You probably inhale hundreds of airborne Aspergillus spores every day. Of the hundreds of Aspergillus species, fewer than 20 cause human disease. Among these, A. fumigatus is the leading pathogen. For example, in a hospital survey comparing airborne fungal spores with fungal isolates from patients, A. fumigatus comprised only 0.3% of airborne spores, but was isolated from 44% of patients. It is a particular risk for immunocompromised patients. But exactly how Aspergillus is able to infect us remains uncertain. A recent study suggests ways that Aspergillus impairs respiratory immunity.
Evidence from a recent study suggests that a class of Aspergillus mycotoxins – termed aflatoxins – can interfere with normal respiratory immunity; specifically, aflatoxins slow mucociliary clearance. As detailed on this blog, mucocilliary clearance is an innate immunological defense function of the nasal, sinus, and upper respiratory lining (for more on nasal and sinus anatomy, read here). This effect of reducing mucocliary clearance may further enhance pathogenesis of Aspergillus.
Now add this pathogenic mechanism to the existing mycotoxin armamentarium of Aspergillus flavis that includes:
Clearly, Aspergillus have evolved a collection of weapons to attack and invade the human respiratory epithelium. This study suggests that A. niger and A. fumigatus, despite their inability to secrete aflatoxins, do secrete other mycotoxins that damage respiratory epithelium.
What does this mean for you?
The average human inhales, on average, hundreds of these infectious Aspergillus spores daily. In fact, A. niger is commonly seen as that “black mold” on shower-curtains. But for immunocompetent people, this is insignificant: your efficient respiratory immune system, mediated by mucus and your respiratory epithelium, kills the spores before they do any damage.
However, disease can occur when the host immunity is either too weak or – paradoxically – too strong.
The first group of people is intuitive: A. fumigatus is the most common invasive mold infection in these patients, and can be lethal in high-risk groups that include those with HIV/AIDS, leukemia and recipients following stem cell transplants for blood diseases.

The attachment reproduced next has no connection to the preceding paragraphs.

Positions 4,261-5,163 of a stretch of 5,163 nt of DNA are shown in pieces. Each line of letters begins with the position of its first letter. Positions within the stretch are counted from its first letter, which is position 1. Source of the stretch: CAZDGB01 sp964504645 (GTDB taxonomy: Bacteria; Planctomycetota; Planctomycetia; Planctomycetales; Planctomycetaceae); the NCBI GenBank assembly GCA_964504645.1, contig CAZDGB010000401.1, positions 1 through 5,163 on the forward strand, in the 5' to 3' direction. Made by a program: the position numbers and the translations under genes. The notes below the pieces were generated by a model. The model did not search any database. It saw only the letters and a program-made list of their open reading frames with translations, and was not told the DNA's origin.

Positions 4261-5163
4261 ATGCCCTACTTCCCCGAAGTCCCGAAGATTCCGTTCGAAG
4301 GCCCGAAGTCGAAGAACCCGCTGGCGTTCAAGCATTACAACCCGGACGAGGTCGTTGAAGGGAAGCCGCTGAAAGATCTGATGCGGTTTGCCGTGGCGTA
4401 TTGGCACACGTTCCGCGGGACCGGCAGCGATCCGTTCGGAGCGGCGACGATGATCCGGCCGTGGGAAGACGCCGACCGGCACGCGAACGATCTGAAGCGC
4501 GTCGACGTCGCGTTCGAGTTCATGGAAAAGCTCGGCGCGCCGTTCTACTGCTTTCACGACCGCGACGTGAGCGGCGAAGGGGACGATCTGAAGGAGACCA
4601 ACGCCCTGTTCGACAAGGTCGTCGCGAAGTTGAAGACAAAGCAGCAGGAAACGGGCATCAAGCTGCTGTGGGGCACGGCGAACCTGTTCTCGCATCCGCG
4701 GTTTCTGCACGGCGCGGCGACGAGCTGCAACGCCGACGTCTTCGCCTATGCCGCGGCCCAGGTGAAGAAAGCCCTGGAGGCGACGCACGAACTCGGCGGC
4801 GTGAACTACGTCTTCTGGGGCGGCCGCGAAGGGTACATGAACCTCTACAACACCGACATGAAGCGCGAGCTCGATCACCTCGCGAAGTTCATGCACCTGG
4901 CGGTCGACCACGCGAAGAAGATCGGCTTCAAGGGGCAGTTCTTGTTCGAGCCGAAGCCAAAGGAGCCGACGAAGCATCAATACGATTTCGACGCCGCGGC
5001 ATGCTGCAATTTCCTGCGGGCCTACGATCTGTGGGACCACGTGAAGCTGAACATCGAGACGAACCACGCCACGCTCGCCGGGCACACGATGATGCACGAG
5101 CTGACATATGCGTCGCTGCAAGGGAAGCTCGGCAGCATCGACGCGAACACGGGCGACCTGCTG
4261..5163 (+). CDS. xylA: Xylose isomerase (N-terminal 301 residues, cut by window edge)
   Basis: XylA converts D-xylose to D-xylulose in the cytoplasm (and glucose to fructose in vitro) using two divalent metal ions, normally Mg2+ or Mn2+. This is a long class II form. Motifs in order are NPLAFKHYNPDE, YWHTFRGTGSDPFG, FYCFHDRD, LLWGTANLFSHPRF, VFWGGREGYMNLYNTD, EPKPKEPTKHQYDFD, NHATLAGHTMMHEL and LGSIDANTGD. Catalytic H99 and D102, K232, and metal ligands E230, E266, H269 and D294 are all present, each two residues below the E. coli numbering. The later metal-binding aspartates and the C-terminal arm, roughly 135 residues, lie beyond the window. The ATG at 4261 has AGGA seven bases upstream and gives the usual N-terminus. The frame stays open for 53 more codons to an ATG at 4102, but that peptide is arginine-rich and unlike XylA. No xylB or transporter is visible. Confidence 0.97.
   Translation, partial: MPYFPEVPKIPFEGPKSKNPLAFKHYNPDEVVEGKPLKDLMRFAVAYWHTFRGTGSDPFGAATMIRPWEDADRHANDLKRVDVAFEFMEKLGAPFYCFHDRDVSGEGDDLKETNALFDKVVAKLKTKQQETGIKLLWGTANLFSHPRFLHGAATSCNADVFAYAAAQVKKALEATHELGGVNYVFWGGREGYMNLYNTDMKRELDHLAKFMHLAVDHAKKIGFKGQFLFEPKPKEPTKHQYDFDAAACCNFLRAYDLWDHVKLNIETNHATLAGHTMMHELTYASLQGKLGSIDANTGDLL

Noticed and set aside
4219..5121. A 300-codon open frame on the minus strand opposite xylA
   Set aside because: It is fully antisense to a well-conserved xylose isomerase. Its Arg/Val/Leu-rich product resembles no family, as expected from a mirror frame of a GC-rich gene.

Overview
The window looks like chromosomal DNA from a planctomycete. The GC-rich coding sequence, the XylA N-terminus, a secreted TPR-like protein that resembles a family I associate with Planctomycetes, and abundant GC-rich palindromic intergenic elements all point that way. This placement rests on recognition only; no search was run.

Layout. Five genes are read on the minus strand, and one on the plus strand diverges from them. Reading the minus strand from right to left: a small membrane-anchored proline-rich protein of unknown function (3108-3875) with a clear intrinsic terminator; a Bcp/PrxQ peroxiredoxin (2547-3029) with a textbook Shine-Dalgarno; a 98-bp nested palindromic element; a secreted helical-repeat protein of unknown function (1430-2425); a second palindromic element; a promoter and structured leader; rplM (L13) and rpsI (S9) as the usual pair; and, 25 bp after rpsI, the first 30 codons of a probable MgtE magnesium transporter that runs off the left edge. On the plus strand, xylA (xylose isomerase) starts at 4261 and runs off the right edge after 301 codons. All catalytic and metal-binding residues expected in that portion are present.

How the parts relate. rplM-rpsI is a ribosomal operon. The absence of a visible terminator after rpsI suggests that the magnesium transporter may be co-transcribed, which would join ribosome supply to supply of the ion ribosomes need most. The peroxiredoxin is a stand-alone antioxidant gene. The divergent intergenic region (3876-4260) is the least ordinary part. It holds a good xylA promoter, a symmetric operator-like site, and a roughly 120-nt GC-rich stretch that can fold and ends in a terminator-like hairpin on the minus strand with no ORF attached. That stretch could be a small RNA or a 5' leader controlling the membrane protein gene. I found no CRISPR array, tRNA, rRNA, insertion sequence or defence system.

The second group is counter-intuitive: an overly-strong immune response to A. fumigatus antigens is associated with asthma, and aberrant responses to Aspergillus antigens have been linked to various chronic airway inflammatory diseases, including chronic “allergic fungal sinusitis.”
As readers of this blog know, I am a strong advocate of saline nasal rinses for virtually all upper respiratory ailments. Saline nasal rinsing helps eliminate particulate pollutants such as diesel exhaust and other environmental pollutants; and helps eliminate particulate pathogens including viruses, bacteria, and mold spores.
If you struggle with any respiratory ailment (rhinitis, sinusitis, asthma as examples), or include yourself in the group of immunocompromised individuals, consider adding daily saline nasal irrigations to your habits. It’s a bit like the old snake-oil remedies… “good for what ails you.” Except I’m not that snake-oil salesman – I’m not selling you the remedy, simply encouraging your optimal health.
The saline nasal rinse system that I use is Nasopure (I have no financial or other relationship with Nasopure – they are simply the best available).
Regardless of which group you belong to, there is growing evidence that Aspergillus impairs respiratory immunity, or at least causes abnormal immune responses.
- Fungal aflotoxins reduce respiratory mucosal ciliary function. Lee RJ, et al., 2016: Nature Scientific Reports 6.
- Aspergillus fumigatur: Principles of pathogenesis and host defense. Holl TM, Feldmesser M., 2007: Eukaryotic Cell 6.
- Aspergillus species from hospital air and patients. Schmitt HJ, et al., 2990: Mycoses 11-12.